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Martin Shkreli, whose self-assured smirk has become known as the face of price gauging in the pharmaceutical sector, now sits in limbo, his future anything but certain.

The 34-year old Shkreli is playing a waiting game along with his high-profile lawyer Benjamin Brafman as a Brooklyn jury mulls its decision regarding whether to declare the man known as "Pharma Bro" innocent or guilty of eight counts of securities fraud, conspiracy to commit securities fraud and conspiracy to commit wire fraud. He could get 20 years in a federal prison if convicted, but sentencing guidelines could knock that time down considerably.

The four week trial featured witnesses that included investors in Shkreli's two failed hedge funds who told the jury stories of delayed pay outs and tall tales about why their investments were not going well. The testimony painted a picture of Shkreli as the master of spinning a yarn and making payments to some investors with cash from newer investors, with prosecutors equating the funds with Ponzi schemes. Federal prosecutor Jacquelyn Kasulis called Shkreli a "con man who stole millions" in her closing argument.

Brafman, whose client roster has included singers Michael Jackson, Sean "Puff Daddy" Combs, and Mafia don Salvatore "Sammy the Bull" Gravano, argued Shkreli had made his investors whole when his drug company Retrophin went public and in fact some made more money when the shares climbed in value. In a defiant closing argument, Brafman looked the jury over and asked rhetorically "Who lost anything?" He then answered his own query, "Nobody."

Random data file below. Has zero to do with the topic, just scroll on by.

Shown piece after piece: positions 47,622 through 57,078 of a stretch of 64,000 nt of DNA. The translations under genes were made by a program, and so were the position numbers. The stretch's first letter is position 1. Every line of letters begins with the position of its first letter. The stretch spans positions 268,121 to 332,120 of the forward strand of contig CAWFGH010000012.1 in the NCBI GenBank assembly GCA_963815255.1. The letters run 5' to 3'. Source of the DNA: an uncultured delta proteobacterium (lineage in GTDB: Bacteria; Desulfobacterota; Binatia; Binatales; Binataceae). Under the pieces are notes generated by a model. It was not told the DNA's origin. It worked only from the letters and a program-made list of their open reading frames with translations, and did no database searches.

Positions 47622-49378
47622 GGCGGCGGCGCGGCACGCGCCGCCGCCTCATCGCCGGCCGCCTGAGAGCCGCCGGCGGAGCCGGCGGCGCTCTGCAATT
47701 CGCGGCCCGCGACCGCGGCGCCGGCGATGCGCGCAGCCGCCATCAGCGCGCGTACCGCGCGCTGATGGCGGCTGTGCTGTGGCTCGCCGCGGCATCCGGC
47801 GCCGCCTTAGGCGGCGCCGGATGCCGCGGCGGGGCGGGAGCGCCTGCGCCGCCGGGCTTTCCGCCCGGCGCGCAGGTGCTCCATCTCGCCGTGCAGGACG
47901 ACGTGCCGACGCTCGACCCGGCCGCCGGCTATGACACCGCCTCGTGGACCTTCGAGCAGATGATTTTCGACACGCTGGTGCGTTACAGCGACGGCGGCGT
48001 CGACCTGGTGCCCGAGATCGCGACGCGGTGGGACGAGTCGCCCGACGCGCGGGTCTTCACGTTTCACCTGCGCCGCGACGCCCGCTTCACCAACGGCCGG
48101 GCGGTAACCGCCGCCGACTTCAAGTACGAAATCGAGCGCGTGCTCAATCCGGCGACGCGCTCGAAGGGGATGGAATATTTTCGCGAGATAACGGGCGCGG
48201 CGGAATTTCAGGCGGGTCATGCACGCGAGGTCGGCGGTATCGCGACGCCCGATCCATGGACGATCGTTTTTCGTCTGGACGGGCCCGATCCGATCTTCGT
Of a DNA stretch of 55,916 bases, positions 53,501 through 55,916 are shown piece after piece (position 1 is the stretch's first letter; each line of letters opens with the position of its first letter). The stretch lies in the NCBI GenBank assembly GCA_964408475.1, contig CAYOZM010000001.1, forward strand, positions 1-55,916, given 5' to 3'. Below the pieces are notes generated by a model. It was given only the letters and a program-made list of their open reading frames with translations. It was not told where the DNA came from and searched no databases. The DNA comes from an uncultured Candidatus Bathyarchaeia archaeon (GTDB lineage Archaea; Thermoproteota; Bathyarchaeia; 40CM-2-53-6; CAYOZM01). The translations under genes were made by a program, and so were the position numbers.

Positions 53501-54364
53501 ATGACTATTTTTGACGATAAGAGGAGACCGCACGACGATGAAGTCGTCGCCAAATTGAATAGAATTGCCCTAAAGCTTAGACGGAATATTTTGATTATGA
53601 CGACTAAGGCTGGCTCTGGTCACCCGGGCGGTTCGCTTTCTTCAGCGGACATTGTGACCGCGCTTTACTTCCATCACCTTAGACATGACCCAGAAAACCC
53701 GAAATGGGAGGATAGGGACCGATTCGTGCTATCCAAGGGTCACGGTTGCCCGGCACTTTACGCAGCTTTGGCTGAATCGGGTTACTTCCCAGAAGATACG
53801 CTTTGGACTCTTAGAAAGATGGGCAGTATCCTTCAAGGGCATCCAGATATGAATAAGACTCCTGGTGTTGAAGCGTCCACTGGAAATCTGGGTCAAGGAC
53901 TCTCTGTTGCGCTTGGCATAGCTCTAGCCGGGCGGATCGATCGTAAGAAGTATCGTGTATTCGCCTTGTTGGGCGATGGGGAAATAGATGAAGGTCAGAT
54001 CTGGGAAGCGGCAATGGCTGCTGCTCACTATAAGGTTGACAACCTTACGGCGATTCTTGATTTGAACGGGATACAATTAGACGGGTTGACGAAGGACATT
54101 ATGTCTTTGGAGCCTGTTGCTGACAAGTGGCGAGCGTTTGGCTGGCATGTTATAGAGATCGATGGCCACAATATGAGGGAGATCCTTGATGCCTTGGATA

Shkreli did not testify on his own behalf, which is not unusual in a criminal trial. Indeed, given Shrkreli's argumentative nature and quick tongue, Brafman aired on the side of caution by keeping his client in his seat and out of the line of fire of sharp cross from Kasulis.

The indictment was unsealed in December of 2014 and was tied to allegations that Shkreli used assets that belonged to biotech company Retrophin to pay off investors in MSMB Capital Management, the hedge fund he ran before he founded Retrophin as CEO. He also ran a related firm, MSMB Healthcare Management.

The 34-year old Shkreli has developed a larger-than-life profile thanks in part to his move as Turing Pharmaceuticals CEO when he purchased 62-year old Daraprim from Impax Laboratories for $55 million and repriced the drug from $13.50 a dose up to $750 a pill. The drug is used to treat malaria and toxoplasmosis. When Shkreli was roundly criticized for 5,455% price hike, he said that the increase brought the drug into line with other medications used for rare conditions. He also said that a discount would be available for some patients and that the increase would allow privately held Turing to do research and bring better drugs to market to aid more patients.

But it wasn't just his professional exploits that drew attention to Shkreli, who seemed to suntan in the harsh rays of the public spotlight. He paid $2 million for the sole copy of Wu-Tang Clan's double album "Once Upon A Time in Shaolin" with the stipulation that he could not commercially release the album for 88 years, and then leaked the album to fulfill the promise to do so if Donald Trump won the White House.

He live streamed his life out on YouTube from his Brooklyn apartment and became a terror on Twitter to the point that the social network gave him the boot on a temporary basis after he attacked Teen Vogue editor Lauren Duca online. Later Twitter made the suspension permanent.